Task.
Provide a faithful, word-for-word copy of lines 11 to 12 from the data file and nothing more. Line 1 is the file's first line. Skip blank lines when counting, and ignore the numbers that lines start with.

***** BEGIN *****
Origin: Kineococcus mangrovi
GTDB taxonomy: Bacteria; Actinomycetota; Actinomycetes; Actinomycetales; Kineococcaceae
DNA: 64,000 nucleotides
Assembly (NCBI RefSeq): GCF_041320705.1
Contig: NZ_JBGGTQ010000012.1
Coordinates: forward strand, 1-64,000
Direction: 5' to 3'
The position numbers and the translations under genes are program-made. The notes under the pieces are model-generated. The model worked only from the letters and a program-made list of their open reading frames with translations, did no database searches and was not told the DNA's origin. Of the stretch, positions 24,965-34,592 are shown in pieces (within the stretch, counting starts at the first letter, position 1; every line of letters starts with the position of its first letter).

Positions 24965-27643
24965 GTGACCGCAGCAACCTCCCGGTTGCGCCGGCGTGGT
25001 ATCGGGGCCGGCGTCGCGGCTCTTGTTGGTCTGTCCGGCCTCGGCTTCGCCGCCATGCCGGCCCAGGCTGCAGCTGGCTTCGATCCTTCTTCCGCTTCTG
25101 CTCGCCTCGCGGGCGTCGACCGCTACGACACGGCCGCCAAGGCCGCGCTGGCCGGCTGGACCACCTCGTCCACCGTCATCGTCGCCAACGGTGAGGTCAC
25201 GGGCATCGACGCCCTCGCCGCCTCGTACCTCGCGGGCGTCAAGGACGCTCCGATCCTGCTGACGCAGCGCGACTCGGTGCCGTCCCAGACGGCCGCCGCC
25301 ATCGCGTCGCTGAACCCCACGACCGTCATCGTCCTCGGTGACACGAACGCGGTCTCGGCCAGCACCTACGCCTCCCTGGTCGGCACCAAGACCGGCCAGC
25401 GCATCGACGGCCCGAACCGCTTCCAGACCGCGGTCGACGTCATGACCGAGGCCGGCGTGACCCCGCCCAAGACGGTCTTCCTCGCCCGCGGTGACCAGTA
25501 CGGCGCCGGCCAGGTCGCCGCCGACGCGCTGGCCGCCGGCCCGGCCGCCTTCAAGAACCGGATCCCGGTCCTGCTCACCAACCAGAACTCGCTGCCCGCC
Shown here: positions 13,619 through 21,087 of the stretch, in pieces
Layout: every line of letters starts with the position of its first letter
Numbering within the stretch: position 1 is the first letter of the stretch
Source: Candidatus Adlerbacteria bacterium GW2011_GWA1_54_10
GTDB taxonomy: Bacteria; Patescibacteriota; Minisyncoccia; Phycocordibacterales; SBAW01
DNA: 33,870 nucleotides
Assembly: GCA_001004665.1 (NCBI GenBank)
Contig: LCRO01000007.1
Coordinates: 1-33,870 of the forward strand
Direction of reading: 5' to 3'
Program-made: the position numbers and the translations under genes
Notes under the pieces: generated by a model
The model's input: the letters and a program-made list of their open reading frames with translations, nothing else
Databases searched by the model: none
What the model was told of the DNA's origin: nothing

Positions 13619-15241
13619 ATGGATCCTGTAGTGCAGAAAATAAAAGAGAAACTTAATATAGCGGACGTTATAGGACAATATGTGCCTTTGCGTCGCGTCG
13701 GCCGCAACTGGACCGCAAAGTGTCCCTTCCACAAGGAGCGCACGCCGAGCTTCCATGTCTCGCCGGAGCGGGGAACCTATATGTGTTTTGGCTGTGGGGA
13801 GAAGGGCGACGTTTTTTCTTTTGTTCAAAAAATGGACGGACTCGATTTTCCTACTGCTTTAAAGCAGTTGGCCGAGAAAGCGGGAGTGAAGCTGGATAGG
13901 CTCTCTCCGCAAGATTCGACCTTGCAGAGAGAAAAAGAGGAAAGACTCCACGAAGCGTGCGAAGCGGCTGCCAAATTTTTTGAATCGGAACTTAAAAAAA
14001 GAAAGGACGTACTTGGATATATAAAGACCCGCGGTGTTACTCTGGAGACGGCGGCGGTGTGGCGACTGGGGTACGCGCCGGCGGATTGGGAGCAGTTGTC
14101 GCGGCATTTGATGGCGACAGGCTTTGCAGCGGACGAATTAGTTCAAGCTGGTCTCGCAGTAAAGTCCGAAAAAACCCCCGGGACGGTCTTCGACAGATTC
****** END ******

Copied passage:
25001 ATCGGGGCCGGCGTCGCGGCTCTTGTTGGTCTGTCCGGCCTCGGCTTCGCCGCCATGCCGGCCCAGGCTGCAGCTGGCTTCGATCCTTCTTCCGCTTCTG
25101 CTCGCCTCGCGGGCGTCGACCGCTACGACACGGCCGCCAAGGCCGCGCTGGCCGGCTGGACCACCTCGTCCACCGTCATCGTCGCCAACGGTGAGGTCAC